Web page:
Driving wedges

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In response to yesterday's post Separates reader Chris Foreman commented:

These smaller companies made one thing but did it really well and drove a wedge into the market share of the giants who didn't have the talent or the budget to keep up in all of these product categories.

This is a classic story repeated in cycles. Companies grow to slow moving giants until their forward direction is changed by smaller, faster moving challengers nipping at their heels. Harmon, Bose, Sonos are perfect examples of small companies grown to leviathans.

Innovation rarely comes from giants. Smaller more nimble companies lead the way until they become sustenance for the colossus. Apple has gorged itself on 68 smaller innovative companies since 1988 to stay ahead of the curve and there are many other examples.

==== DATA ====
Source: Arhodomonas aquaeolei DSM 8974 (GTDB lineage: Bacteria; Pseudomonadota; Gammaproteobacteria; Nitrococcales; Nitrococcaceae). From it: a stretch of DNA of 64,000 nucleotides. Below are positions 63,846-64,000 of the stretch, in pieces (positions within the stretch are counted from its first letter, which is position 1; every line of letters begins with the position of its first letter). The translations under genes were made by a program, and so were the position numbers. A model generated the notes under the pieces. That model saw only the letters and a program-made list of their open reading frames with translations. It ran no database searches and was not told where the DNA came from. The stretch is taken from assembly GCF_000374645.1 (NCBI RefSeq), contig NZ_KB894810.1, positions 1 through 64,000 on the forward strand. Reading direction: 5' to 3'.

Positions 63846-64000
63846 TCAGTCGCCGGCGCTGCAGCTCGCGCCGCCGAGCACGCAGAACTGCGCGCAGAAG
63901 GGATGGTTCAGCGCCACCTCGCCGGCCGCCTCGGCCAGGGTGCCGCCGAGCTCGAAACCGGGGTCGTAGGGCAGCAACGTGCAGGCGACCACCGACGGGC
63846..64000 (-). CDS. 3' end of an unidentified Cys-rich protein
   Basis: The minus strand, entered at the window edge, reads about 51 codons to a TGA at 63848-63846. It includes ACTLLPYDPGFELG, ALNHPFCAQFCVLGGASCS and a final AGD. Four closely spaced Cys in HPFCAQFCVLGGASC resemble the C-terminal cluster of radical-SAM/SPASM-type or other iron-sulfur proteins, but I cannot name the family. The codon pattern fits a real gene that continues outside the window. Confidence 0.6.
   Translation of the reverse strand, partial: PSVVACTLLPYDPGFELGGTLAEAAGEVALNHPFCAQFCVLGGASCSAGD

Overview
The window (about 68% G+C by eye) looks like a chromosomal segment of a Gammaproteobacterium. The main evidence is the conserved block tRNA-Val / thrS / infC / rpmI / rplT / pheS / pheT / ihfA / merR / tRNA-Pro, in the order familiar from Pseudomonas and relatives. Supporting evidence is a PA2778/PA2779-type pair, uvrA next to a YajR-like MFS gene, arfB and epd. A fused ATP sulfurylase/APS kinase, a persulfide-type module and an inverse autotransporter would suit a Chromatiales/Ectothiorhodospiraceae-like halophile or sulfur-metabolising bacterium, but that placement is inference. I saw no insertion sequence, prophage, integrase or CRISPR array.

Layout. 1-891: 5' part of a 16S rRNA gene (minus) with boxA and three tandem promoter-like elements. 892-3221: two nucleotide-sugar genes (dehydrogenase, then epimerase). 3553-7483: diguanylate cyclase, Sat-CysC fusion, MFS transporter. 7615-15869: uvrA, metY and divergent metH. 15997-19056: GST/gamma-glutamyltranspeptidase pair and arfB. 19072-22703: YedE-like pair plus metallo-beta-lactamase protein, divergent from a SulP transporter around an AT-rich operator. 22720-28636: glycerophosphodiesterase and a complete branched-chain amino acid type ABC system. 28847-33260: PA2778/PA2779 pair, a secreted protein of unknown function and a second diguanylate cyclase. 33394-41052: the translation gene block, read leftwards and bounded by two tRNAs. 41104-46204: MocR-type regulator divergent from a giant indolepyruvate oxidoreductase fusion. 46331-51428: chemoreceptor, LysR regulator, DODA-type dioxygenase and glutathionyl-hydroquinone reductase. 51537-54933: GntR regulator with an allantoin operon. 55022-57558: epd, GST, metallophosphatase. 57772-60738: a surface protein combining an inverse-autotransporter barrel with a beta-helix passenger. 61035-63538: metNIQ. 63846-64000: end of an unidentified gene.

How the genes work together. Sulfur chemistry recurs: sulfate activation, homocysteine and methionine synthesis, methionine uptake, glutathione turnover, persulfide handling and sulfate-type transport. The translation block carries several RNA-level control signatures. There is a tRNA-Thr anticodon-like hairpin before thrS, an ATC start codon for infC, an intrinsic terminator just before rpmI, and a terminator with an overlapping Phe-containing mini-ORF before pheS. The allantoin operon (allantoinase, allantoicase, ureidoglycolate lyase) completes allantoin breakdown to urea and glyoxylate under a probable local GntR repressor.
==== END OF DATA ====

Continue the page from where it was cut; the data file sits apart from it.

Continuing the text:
Our own group of small, fast moving technology companies, collectively known as the High End, is often viewed by outsiders as a ragtag collection catering to the doddering few. But I would offer a different view. We are scarce advocates of better sound, whose cultured expectations push the envelope of the possible.

The great unwashed seem satisfied with what they listen to, but happier when something better comes along. Without Audiophiles driving wedges that overturn apple carts, there would be no movement towards high resolution audio, the current 'discovery' big companies are pushing as new. It is our customer's insatiable desire for better sound that sets the direction of giants.

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Paul McGowan

Founder & CEO

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